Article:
I have some problems though, so we can’t share videos and songs. Anyway, so I am studying — scanning a lot of technical material to find the answer to the question of volatility storms, modeling them seriously in a manner that is credible to people who are total science geeks and engineers. You are a talented artist and a connosseur of arts and you know I look up to you about visual arts and I’m rusty on cinema but I had good instincts years ago for them. But I never studied engineering. All the coding I picked up in the industry in Wall Street and biotechs and tech startups. This is fairly hard for me but I am inspired by love for you and meeting my soulmate. I am sure you are my soulmate by deduction and thought. We are neither of us so young. We will never meet anyone we connect with so deeply without ever meeting. And no one has inspired me so much in so many ways. All that said, I do not want to fail in doing my best to shelter humanity from volatility storms and waste the inspiration of my life.

Now we have some idea of control theory and how it could help. I’m going back to the issue of which types of dynamics can possibly model volatility in such a manner as to match exactly the Onsager situation. Onsager, recall, had basically taken on a grand challenge of understanding formation of new vortices in early 1940s. You can read about this in the attached paper (it’s well written and worth it). The idea that I have is that partial differential equations that are like those that drive fluid flow, due to Navier and Stokes would be the best bet. Now mathematical study of Navier-Stokes equation specifically seems to have a different history that the way in which engineers study them. Among the mathematicians, the two huge landmarks are from 1933 when Jean Leray wrote the attached paper and then after 2000 when Cafarelli (who is a friend of Donoho), Joe Kohn at Princeton many of his student I had been friends with such as Mikhail Smirnov and John Stalker, and Louis Nirenberg, all three giants in analysis and partial differential equations, showed the following which is very interesting for intelligent people like you who are not technical in training:

First, understand that Onsager was looking at turbulent hydrodynamics. This turbulence in hydrodynamics is due to a parameter in the equation that is a simple dimensionless ratio of a length scale and the viscosity of the liquid and a third quantity I don’t remember but the parameter is called Reynold’s number R. When R is very high (which happens when viscosity is low and the liquid has high velocity) then smooth solutions of the equation starts turbulence — you know what they are like with eddies and wild movement. In 1933 Jean Leray could not prove — because it was not true — that there are global existence of solutions to the Navier-Stokes with reasonable starting time conditions that are smooth and only conjectured that they could develop singularities in finite time. This is a phenomenon that by 2000 the engineering side and the Russian school of monumental armies of mathematicians had studied for reaction-diffusion (the terms have exact correspondence to the equation (d/dt – Laplacian)u = F(u) the Laplacian term is called diffusion and the F(u) term the reaction or in the case of Navier-Stokes where F(u) = <u, grad(u)> also ‘convection’). Now these nonlinear quasilinear equations and their blow up is a developed topic in expensive textbooks since Russians wanted a ‘phenomenology’ for solving them in a systematic manner.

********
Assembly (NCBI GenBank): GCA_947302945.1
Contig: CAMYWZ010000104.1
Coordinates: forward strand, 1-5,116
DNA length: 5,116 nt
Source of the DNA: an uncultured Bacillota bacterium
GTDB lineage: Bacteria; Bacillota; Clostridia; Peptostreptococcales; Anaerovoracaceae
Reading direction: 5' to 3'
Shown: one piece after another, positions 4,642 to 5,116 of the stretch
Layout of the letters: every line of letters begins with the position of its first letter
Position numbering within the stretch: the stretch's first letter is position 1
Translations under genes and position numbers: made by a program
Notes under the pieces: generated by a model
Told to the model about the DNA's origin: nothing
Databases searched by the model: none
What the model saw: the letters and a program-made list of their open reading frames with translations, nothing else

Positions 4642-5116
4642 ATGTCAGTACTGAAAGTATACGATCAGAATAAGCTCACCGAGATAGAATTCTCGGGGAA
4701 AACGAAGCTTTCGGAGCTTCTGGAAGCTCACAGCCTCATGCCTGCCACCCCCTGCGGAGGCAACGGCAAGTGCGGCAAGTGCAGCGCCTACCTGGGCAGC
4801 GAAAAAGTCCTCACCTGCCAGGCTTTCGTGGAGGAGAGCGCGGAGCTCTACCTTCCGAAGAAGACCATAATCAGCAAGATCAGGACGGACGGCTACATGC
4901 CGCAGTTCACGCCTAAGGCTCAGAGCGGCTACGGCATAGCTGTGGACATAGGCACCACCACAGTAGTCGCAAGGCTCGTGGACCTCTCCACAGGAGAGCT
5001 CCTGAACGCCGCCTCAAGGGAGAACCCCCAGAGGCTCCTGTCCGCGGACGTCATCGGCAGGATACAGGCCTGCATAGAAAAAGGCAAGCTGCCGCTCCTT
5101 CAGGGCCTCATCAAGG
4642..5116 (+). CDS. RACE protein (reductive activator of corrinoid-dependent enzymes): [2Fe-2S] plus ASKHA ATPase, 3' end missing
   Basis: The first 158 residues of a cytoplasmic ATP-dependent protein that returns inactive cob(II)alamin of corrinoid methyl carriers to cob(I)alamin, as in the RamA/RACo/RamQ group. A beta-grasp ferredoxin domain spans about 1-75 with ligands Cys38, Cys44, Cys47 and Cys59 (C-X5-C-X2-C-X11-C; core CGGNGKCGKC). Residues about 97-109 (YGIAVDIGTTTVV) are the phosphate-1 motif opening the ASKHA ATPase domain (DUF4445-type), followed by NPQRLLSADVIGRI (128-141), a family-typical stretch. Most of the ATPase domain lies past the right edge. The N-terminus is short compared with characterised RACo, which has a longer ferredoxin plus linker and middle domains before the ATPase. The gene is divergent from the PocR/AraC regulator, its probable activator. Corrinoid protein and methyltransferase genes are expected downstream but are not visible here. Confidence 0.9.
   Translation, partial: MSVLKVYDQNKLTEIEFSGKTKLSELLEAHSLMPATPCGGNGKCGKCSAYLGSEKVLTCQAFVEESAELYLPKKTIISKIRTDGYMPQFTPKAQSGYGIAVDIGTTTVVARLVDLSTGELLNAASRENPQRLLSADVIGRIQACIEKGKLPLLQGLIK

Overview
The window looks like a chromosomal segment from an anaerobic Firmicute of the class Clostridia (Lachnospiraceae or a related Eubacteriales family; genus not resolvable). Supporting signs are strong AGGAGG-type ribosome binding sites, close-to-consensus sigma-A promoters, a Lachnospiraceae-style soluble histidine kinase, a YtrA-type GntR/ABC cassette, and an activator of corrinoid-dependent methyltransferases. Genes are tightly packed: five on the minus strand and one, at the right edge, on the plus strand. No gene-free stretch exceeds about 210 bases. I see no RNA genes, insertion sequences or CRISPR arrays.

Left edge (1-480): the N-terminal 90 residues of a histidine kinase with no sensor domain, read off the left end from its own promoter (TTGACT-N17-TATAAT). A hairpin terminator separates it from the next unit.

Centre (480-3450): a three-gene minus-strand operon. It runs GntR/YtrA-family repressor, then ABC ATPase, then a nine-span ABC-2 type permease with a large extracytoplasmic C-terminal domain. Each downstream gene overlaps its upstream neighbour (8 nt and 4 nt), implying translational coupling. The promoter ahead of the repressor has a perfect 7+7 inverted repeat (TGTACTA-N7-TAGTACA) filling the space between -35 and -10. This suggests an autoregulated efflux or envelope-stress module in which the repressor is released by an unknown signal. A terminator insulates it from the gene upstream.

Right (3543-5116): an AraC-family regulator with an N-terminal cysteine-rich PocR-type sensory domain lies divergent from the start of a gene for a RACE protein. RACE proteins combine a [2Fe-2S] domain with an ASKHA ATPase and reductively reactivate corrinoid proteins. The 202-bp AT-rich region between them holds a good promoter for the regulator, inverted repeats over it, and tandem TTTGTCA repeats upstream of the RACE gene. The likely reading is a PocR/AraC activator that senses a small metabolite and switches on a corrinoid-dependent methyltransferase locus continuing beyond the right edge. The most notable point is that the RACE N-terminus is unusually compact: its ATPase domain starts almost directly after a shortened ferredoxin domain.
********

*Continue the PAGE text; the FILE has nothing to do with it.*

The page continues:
But the mathematicians were not worried about turbulence but the opposite. They were seeking smoothness. Cafarelli-Kohn-Nirenberg theorem stunned the mathematical community by actually rigorously proving a concrete result that bounded the maximum size of the singularities of Navier-Stokes equation that could develop starting with a smooth solution using the notion of a Hausdorff dimension. You can scan the paper attached on an improvement of the CKN theorem. The bound they got was that Hausdorff dimension of the singular set is at most 1, these people in this paper show that if you replaced the diffusion term (-Laplacian) to a power (-Laplacian)^alpha where alpha is just a bit larger than 1, precisely 5/4 then all the solutions are smooth. Note the interesting thing about diffusion-reaction terms and the problem of smoothness that the more diffusion you have the less chance of singularities and the more reaction/convection the more. This CKN theorem is the cutting edge of what mathematicians know about fluid flow. And it is a lot if you look at their bias toward smoothness (even conceptually mathematicians except for mavericks like Mandelbrot) have always been smoothists. Classical smoothism is a doctrine of mathematicians especially geometers like Riemann at least according to Mandelbrot; well he needed to create the smoothist orthodoxy even if it did not exist to challenge it; but I think he did correctly perceive the smoothist bias. I realize how much of a smoothist I was all my life till I had to deal with icky empirical data and engineers in fluid dynamics facing nature head on do not have the luxury of such snooty smoothism from a distance.

My darling you remain the best muse I’ve ever had.

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